As Shannon notes over at China Power, July 7 marks the 77th anniversary since the start of the Second Sino-Japanese War. Not surprisingly, China and President Xi Jinping are marking the occasion in high fashion.
Normally, the Pacific Realist prefers to steer clear of the history debates plaguing the Asia-Pacific. As an American, I naturally have an aversion to history. Still, I more than understand Korea and China’s anger about Imperial Japan’s unspeakable aggression. And, while I also understand Japan’s growing annoyance at the fact that repeated apologies have earned it little acceptance by its neighbors, I think the Abe administration would do well to stop drudging up distant history.
Nonetheless, it is indisputable (if often unspoken) that China in particular has changed its position on Japan’s history over time. Nowhere is this more evident than on the issue of visits to the Yasukuni Shrine. In the past, Japanese leaders visited the Yasukuni Shrine frequently. Emperor Hirohito decided to stop visiting the shrine in 1978 after class-A war criminals were enshrined at the site. Since then, no Japanese emperor has visited the shrine.
Nonetheless, Japanese prime ministers continued to visit the shrine regularly until 1985. It was in that year — the 40th anniversary of the end of the war — that Prime Minister Yasuhiro Nakasone sparked a firestorm of criticism not because he visited the Yasukuni Shrine, but because he had done so in his official capacity. Specifically, he signed the visitor book at the shrine “Prime Minister Yasuhiro Nakasone,” instead of “a man named Yasuhiro Nakasone who is prime minister,” which he had done in previous visits. He also brought flowers to the shrine that had been purchased with state funds.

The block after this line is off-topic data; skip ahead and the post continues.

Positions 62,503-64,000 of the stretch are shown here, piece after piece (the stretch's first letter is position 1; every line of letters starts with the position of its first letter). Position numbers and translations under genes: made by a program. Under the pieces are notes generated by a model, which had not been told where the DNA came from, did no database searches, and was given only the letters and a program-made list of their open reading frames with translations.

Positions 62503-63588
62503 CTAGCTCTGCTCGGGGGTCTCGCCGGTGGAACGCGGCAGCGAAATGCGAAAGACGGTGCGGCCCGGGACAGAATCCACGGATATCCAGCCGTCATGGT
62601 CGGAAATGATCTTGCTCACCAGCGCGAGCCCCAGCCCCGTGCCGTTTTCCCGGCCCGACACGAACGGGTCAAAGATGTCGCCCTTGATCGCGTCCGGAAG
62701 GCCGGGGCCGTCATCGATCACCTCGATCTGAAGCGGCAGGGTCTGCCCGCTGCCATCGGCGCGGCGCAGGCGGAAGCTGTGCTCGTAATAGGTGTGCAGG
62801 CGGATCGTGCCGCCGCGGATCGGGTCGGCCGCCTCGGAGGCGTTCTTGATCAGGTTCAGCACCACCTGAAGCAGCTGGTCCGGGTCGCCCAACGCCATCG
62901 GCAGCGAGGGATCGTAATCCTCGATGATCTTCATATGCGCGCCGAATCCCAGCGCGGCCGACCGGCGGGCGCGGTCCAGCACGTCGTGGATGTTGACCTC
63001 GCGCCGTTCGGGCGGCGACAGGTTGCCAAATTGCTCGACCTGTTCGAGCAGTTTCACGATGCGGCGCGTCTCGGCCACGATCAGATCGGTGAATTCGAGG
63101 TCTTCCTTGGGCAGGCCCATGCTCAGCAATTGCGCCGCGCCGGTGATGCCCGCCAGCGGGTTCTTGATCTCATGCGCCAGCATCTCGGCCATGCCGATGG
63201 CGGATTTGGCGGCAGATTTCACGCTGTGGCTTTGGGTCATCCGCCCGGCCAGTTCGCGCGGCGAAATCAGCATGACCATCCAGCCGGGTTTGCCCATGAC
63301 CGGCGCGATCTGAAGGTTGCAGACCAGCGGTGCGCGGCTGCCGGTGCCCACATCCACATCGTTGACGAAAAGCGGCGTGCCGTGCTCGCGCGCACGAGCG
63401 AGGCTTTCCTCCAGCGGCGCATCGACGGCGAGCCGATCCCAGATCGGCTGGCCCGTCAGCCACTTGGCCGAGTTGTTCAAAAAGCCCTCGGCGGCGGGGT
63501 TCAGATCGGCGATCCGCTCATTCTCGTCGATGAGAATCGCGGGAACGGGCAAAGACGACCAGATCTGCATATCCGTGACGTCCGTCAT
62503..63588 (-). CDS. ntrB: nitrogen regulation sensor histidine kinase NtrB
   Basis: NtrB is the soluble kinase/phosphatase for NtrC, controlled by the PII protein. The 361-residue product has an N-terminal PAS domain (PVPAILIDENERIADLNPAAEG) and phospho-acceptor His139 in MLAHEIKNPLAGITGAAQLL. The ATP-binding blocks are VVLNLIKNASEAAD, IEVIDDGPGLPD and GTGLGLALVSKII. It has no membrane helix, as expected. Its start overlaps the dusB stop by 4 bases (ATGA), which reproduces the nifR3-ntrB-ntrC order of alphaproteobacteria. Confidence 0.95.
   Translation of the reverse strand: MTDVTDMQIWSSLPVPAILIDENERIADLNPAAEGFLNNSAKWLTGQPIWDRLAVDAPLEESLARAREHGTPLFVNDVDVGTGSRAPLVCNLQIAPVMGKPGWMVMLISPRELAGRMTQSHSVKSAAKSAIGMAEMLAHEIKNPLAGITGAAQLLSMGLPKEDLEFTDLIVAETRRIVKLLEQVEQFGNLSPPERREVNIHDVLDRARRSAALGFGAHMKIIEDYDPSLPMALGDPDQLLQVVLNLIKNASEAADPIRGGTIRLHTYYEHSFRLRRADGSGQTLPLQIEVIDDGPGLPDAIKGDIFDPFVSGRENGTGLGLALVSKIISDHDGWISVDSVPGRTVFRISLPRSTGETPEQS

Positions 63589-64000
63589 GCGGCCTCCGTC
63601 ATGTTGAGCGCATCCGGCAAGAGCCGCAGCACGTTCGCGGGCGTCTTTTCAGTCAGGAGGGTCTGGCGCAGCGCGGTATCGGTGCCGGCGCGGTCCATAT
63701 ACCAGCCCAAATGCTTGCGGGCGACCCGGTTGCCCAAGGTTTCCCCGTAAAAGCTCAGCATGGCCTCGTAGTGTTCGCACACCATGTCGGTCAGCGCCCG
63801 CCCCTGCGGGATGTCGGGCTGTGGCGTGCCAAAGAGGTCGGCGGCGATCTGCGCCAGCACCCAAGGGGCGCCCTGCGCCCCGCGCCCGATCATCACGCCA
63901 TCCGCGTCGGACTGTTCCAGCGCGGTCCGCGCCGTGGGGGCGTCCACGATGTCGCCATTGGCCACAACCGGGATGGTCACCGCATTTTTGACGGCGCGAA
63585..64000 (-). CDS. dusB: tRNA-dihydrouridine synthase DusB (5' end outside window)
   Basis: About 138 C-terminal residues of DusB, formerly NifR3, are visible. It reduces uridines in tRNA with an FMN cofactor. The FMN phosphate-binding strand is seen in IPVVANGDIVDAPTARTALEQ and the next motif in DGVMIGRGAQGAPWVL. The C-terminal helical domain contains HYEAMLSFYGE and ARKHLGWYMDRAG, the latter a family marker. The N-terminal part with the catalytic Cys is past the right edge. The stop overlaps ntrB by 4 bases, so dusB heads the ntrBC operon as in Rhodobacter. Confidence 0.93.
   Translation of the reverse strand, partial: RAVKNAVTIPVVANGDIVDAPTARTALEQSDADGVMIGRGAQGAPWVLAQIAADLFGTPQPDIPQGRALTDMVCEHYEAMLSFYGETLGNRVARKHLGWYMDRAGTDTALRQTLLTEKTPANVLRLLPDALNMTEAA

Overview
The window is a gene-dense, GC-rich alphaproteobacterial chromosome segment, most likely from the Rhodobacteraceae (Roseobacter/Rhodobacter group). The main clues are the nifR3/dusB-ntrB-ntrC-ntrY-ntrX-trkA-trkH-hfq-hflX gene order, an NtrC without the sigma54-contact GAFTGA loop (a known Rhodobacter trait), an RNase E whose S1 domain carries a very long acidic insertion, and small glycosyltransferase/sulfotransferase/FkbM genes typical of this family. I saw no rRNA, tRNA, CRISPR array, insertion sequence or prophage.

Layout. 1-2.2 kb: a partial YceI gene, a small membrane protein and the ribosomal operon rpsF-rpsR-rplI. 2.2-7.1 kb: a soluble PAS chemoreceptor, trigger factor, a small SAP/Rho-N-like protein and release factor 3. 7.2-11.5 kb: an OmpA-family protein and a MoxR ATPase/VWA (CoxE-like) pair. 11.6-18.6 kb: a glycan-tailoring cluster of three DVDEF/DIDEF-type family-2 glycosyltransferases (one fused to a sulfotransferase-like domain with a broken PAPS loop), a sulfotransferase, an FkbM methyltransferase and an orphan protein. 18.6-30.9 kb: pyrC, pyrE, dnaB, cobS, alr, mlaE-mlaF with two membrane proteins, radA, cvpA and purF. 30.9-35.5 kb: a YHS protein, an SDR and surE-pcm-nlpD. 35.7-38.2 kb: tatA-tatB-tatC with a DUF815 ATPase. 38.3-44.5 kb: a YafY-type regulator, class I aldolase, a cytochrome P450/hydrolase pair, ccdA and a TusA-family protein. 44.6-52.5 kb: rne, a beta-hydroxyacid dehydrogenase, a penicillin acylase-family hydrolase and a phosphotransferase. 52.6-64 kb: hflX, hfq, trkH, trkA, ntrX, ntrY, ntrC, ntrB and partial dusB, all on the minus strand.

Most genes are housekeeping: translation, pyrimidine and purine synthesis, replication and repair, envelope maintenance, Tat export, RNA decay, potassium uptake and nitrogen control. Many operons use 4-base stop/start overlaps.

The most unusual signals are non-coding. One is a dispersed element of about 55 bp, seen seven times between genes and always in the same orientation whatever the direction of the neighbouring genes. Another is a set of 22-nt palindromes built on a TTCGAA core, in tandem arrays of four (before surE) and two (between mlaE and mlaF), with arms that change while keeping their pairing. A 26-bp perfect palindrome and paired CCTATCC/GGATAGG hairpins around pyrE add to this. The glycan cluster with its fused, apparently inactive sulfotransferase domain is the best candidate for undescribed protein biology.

This set off a ton of criticism — from both foreign and domestic critics (many of whom were concerned that the visit breached the separation of state and religion clause of Japan’s constitution) — but only compared to the countless prior visits by premiers who had done so at private citizens. Indeed, China’s response at the time was simply to say: “an official visit to the Yasukuni Shrine, which commemorates a number of Japanese war criminals, would hurt the feelings of both the Chinese and Japanese peoples who suffered at the hands of the militarists.”
The criticism was enough for Nakasone and his successors to stop visiting the site annually and biannually. Still, Prime Minister Kiichi Miyazawa visited quietly in 1992, and Prime Minister Ryutaro Hashimoto did so too as a private citizen. Junichiro Koizumi resumed regular visits to the Yasukuni Shrine during his tenure as prime minister starting in 2001. He would visit the shrine six times during his time in office.